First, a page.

In the summer of 2013, I explored Europe by car. I spent most of my time in Norway because of the “free to roam” policy (allows you to camp anywhere) and it has always been at the top of my bucket list. The country is so rich in its nature and scenery that sometimes you forget you’re in one of the most expensive places to visit in the world. Norway’s Lofoten archipelago has long attracted me for its rugged terrain and endless possibilities of backcountry adventures.
The peaks in Lofoten aren’t the most impressive in the world regarding height. But the sheer vertical drops that rise from sea level that jaunts straight up to the peaks are staggering. No matter where you are in the Lofoten archipelago, the surreal scenery will blow you away, and it’s one of the most beautiful places in Norway. I wanted to cap my Norway trip by reaching the top of Hermannsdalstinden Summit, the highest peak in Moskenesøya Island in the Moskenes municipality.
There are two parts to this hike. First, you have to make your way to Munkebu Hut from Sørvågen, which lies 1.5km east of the village of Å right at the end of the E10 highway. From Sørvågen, it takes about 5-6 hours round-trip, and the trail meanders through moderate to challenging terrain.
There’s a cabin, Munkebu Hut, that is used as an overnight base camp for summiting Hermannsdalstinden. The hike from Munkebu Hut Hermannsdalstinden summit takes about 6-8 hour round trip. You can hike all the way to the summit from Sørvågen, and that would take around 11-14 hours to complete. But that’s for people who don’t take the time to smell the flowers. The scenery here is too grand for you to rush through it.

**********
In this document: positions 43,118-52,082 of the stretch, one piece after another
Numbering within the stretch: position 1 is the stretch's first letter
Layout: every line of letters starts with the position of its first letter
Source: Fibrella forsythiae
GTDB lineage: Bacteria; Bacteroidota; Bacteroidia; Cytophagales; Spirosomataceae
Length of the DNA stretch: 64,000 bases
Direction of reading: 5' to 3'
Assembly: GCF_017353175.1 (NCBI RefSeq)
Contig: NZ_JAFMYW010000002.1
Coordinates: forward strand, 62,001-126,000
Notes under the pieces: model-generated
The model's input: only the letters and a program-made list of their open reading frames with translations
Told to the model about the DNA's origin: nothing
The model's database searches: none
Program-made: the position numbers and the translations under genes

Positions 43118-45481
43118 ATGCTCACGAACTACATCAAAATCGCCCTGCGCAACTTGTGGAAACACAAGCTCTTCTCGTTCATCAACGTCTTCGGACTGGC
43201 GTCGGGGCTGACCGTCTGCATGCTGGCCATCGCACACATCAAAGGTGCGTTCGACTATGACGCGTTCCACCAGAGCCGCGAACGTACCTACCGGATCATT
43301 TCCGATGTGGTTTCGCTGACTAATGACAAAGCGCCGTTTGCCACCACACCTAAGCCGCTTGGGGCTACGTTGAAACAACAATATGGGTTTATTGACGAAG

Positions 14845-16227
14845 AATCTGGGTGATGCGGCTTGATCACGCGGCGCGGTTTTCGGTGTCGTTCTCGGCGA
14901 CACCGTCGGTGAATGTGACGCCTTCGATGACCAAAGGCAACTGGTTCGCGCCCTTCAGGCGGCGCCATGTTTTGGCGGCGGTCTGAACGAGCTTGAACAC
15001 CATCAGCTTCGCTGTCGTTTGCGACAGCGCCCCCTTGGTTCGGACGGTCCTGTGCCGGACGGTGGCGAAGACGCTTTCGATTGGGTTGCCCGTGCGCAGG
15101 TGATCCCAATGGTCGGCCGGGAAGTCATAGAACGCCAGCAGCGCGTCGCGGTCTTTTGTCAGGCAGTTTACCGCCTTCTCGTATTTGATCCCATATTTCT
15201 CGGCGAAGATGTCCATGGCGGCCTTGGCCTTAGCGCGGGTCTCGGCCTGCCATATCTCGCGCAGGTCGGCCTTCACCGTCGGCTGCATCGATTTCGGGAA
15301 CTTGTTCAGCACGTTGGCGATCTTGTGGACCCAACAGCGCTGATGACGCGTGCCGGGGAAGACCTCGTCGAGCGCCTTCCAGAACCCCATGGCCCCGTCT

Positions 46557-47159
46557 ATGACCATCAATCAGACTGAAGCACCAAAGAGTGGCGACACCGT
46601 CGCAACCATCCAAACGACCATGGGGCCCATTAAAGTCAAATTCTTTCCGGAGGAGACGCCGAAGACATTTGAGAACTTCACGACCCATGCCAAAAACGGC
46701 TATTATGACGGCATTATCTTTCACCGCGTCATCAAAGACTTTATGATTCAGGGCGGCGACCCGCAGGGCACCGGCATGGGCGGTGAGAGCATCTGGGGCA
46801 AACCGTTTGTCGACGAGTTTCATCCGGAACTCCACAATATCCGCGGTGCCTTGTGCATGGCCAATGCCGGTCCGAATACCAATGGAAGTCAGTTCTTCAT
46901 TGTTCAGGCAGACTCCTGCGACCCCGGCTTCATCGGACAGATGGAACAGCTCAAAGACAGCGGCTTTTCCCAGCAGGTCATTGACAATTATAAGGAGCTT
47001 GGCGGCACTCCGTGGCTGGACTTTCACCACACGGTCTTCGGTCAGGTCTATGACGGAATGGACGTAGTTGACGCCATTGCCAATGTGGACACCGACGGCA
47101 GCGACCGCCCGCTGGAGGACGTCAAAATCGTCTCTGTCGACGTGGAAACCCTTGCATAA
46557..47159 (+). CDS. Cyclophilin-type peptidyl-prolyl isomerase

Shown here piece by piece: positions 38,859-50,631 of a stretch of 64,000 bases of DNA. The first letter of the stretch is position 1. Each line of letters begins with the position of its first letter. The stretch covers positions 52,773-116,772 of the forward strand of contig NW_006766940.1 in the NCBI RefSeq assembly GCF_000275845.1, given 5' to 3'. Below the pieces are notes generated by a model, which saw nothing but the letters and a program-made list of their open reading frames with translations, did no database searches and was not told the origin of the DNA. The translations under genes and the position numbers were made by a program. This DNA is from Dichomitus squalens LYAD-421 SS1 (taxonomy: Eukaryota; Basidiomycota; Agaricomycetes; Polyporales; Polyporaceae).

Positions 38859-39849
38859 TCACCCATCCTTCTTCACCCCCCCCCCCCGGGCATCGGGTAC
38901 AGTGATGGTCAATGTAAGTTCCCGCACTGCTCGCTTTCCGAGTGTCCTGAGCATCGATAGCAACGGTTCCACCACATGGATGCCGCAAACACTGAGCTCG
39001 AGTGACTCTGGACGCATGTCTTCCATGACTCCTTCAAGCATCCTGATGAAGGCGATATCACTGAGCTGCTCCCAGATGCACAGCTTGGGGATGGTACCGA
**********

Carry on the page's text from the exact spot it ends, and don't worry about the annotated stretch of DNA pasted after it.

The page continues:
Munkebu Monkey Do
I planned to camp out and chill at Munkebu Hut and then tackle the summit early in the morning. The hike to the hut gave about 450-meter vertical rise to my itinerary with some sections requiring moderate scrambling. There is metal supports all over the place, so you’re never in danger of falling to your death or dismembering a body part.
I didn’t know how to book the hut nor do I know if there’s any receptionist somewhere who will usher you in but I came prepared. I had a tent with a sleeping bag and a stockpile of Top Ramen to keep me going for days. There’s even have a bottle of wine in my backpack to the sway the night away.
The hut was full of people, so I pitched a tent in a nearby dam. It was a decent enough campsite, there was a source of water nearby, but it looked a little sketchy, it’s just a pond in the ground with a signpost pointing to it that says “Drinking Water.” Woe is me; I didn’t carry my water filter for this trip! I drank the water anyway.